I'd use the 'create subtree configuration' (from the turn) feature for these cases. In doing so 1) you save a lot of time and 2) the flop outcome will be better having more options for later streets. Only from there you limit the turn sizes according to the turn card and specific situation you want to analyse.
Nov. 9, 2019 | 9:09 a.m.
Thanks for the reply.
4.25 - Sure, what I meant to say is that you build your river betting range around your value hands, then you add the required amount of bluffs, but not the other way around, as your sentence seemed to suggest.
38.45 - Yep, I agree checking range is a fine strategy vs reg. I'd expect the rec player to cold call much wider on average, but fully understand your point.
Nov. 8, 2019 | 9:33 p.m.
Hey Patrick, nice video.
@4.25 - You said "if we only overbet Kx we don't get to bluff very frequently". I wonder how this is relevant. I think your bluffs should be ~0 EV anyway, given that your range is still so wide, therefore IP should defend close to mdf vs any sizing.
@38.45 on A63r - Is there no value in developing a c-betting range against a player who likely plays too many hands? I think this texture will quickly go on your favor soon after IP's range gets too wide.
Nov. 8, 2019 | 5:57 p.m.
Nice video. @14:50 with QQ - I also thought that shoving turn would be the play. Villain's range has a large proportion of flush draws, given the double suited board, so that our overpairs have a great incentive to deny equity.
However, the ev difference in equilibrium is certainly not that large and there may be many exploitative reasons to play otherwise. Let's see what Tyler thinks.
Nov. 7, 2019 | 12:03 p.m.
Yep, nodelocked for OOP always continuing 5x with bdfd and only folding half of his weaker 5x. The exploit follows the same tendency but becomes pretty hard now. EV IP: 19.004 (+1.8% pot, compared to equilibrium sim). Here is the strategy for both players.
As you can see in the latter picture, calling weak 5x hands is losing ~10 chips (2bb), while raising those hands would be absolutely terrible vs such a value heavy range (IP folds 5% vs raise). Not bad!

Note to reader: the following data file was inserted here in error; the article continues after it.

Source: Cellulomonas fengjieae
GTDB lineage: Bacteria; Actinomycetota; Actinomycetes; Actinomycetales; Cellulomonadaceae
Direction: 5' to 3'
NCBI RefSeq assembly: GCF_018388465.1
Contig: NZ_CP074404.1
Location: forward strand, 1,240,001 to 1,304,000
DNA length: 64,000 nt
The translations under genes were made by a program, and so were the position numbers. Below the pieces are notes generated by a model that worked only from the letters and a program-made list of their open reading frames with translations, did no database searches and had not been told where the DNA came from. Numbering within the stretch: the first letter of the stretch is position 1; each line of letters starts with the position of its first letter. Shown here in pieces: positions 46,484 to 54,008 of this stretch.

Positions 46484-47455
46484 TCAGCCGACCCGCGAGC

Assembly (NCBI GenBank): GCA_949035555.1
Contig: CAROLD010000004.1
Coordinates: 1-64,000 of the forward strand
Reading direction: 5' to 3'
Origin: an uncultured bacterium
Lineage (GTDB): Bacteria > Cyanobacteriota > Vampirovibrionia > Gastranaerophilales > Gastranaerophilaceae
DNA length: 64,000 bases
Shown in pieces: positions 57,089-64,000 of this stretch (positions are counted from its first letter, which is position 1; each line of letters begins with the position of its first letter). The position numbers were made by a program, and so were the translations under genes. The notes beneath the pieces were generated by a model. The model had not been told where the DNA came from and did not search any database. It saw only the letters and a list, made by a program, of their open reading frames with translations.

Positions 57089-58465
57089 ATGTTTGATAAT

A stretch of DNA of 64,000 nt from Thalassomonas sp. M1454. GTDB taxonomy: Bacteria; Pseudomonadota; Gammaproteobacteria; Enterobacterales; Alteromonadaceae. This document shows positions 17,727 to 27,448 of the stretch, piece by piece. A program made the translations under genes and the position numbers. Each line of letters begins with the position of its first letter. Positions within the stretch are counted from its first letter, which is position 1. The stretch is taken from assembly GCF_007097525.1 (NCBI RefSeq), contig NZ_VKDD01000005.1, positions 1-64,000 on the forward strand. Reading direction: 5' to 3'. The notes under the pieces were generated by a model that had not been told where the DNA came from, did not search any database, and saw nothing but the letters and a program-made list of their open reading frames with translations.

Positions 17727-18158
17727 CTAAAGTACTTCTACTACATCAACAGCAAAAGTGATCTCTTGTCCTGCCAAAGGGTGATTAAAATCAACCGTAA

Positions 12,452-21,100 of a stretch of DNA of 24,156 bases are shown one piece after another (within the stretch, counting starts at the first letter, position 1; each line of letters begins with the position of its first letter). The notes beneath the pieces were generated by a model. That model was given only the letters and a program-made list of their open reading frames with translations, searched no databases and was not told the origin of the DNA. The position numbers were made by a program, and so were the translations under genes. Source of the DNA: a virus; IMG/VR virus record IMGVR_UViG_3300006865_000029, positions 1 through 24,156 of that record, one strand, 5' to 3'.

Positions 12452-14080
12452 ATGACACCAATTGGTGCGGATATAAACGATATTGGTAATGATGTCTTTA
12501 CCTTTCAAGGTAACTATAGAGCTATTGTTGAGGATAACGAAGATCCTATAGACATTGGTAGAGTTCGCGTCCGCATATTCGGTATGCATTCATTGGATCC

Nov. 5, 2019 | 11:42 a.m.
Thanks for the insights and sim!
As for the last hand, I also ran it for 6-max, out of curiosity, keeping the two sizing strategy on flop for better comparison. There are definitely some similarities, and yeah, seems like b30 also falls short on turn T. In fact, pio uses only b50 on this card and checks even higher frequency than in your sim, probably due to IP's tighter range improving to a very strong hand quite a bit more often now.
Nov. 4, 2019 | 6:13 p.m.
Extremely valuable video, Nuno. Few thoughts:
1st hand - Really liked your analysis here, some blocker concepts were so good that I'll review it a few more times. As a practical question, would you have a river shoving range with some flushes at this SPR when the river is not paired?
2nd hand - I think the main reason why we don't want an overbet size on J turn is because villain's range also improves a lot on that card, so it works more like 3-flush turns, where we want to use smaller sizes and not isolate the villain's range to nutted hands plus strong draws, specially being OOP. The river 2 was very interesting and tough to play. Kinda funny to see OOP getting to the river with so many 2x.
3rd hand - Weird turn spot, but really liked your explanations.
Last hand - I think the turn fold with A9 is a little bit more simple to explain, although it's easy to make this mistake in-game. Villain's range improves a ton on T. A9 got heavily devalued, likely has a poor equity and terrible EV, given the lack of nut potential and having river left to play vs a polarized range. Weaker kicker + draw is always gonna be a better call in these spots. There's no need to pay much attention to blocker effects or our own range (mdf), imo. A9 is just too weak, having such a poor equity realization. Also, I'd have liked to see a turn block bet size for OOP on turns like this, where texture changes dramatically. I think it would be used a significant amount, but I may be wrong.